Often I find myself caught between two worlds, two sets of expectations. Often this is reflected in the kind of traveling I like to do, and what sort of planning accompanies each event.
On one hand, I am every bit the starry-eyed glitz and glamor jetsetter my minds' eye would like to believe that I am. (I'm not, but have enough credentials and miles under my belt to make it a stretching of the truth versus an outright lie.) (As I write this I am parked in an underground parking garage in Beverly Hills, escorting a screenwriter friend of mine around the various production companies in LA -- as a traveler, I've been to New York, Paris, Monte Carlo, St Barth's and Las Vegas, among other glam destinations. And consumed far more martinis in exotic locations than my liver would care to admit.)
And the truth is, I like a lot of the trappings of that kind of thing. Yeah, it makes me shallow and self-indulgent, but there's something to be said for the luxuries in life. If, of course, you can afford them.
On the other hand, there is a very strong part of my personality which is driven towards the humbler and more adventurous experiences in life -- and in most ways, these can be the more enjoyable and rewarding activities in a lot of different ways. Camping in a tent the day before going white water rafting is the sort of intimately personal and challenging pursuit which tells you more about yourself and your craft than does an evening in a bar tossing down expensive liquor. Give me a beer, some marshmallows and a campfire and I'm good.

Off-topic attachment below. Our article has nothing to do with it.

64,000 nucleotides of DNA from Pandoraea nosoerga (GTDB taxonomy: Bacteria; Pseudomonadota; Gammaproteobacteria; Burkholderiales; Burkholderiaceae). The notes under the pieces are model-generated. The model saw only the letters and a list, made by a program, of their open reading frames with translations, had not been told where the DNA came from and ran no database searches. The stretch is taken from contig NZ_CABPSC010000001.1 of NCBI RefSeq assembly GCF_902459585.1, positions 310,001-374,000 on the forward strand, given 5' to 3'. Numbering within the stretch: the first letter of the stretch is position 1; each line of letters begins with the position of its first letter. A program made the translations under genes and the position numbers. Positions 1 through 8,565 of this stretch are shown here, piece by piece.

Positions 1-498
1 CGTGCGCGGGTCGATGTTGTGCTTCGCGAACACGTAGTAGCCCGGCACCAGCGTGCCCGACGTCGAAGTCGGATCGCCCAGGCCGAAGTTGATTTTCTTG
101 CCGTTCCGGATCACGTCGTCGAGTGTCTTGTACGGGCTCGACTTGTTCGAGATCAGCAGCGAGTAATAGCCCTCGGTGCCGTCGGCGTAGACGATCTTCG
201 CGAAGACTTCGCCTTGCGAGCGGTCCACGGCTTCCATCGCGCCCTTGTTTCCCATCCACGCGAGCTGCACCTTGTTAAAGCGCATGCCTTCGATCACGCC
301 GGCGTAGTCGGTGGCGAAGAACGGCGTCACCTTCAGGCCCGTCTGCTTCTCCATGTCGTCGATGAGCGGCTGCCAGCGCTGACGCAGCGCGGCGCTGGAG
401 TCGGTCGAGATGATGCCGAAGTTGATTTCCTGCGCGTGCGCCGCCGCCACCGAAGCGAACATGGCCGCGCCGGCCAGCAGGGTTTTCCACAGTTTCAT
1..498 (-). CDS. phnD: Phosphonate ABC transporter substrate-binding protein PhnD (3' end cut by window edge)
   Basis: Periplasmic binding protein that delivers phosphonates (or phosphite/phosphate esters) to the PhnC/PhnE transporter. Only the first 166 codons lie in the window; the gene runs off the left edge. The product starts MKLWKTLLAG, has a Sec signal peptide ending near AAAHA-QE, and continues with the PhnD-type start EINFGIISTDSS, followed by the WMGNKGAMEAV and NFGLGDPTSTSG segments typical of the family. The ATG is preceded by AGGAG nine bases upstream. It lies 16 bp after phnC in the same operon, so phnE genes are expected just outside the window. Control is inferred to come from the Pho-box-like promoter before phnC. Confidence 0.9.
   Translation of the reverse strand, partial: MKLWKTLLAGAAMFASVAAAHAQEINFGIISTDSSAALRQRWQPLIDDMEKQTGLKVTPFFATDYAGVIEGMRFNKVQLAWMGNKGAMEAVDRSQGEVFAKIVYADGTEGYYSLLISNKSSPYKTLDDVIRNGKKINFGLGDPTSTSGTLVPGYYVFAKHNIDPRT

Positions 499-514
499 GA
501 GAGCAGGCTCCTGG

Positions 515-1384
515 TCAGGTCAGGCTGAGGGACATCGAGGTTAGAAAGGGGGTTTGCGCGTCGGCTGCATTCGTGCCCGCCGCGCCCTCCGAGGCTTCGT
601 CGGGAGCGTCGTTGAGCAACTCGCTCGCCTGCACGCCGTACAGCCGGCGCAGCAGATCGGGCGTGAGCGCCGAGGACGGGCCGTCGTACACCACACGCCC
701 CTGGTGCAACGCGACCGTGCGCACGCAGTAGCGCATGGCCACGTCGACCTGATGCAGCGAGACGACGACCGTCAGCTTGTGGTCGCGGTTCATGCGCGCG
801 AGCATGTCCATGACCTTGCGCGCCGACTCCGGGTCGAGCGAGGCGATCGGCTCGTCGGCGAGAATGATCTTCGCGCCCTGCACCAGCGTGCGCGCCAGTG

All of which drives the decision making each and every time I go to plan a trip. Next years' adventures are already well into the planning stages and are, for the most part, circled around cultural and/or luxurious destinations. But in conversations with friends I've come to realize how many of the important memories come from times when the subject is the adventure of getting your hands dirty, and not in the glamor of a given situation.
|If you ever plan to motor west...|
I have driven or been driven across the continental United States more than a half dozen times. The three most memorable -- those which made the greatest an impact on my perspective and worldview -- involved the settings and events instead of just the participants. The first, with my father in 1971, had a profound effect on my understanding of this country. We alternated between campgrounds and low budget motels, more for the adventure than the cost involved. The car was a bright yellow 1966 Corvair Corsa, earning it the nickname "Chiquita". My father and I would set up tent in roughly half of the places we stopped, while every other night we would check into a Travelodge or Motel 6 or Holiday Inn to wash the grime from our ears and get a good night's sleep. We also experimented with small, local diners versus the now-omnipresent fast food chains which now seem to clog every interstate off ramp and were, even then, plentiful.
|Miles to go before I sleep|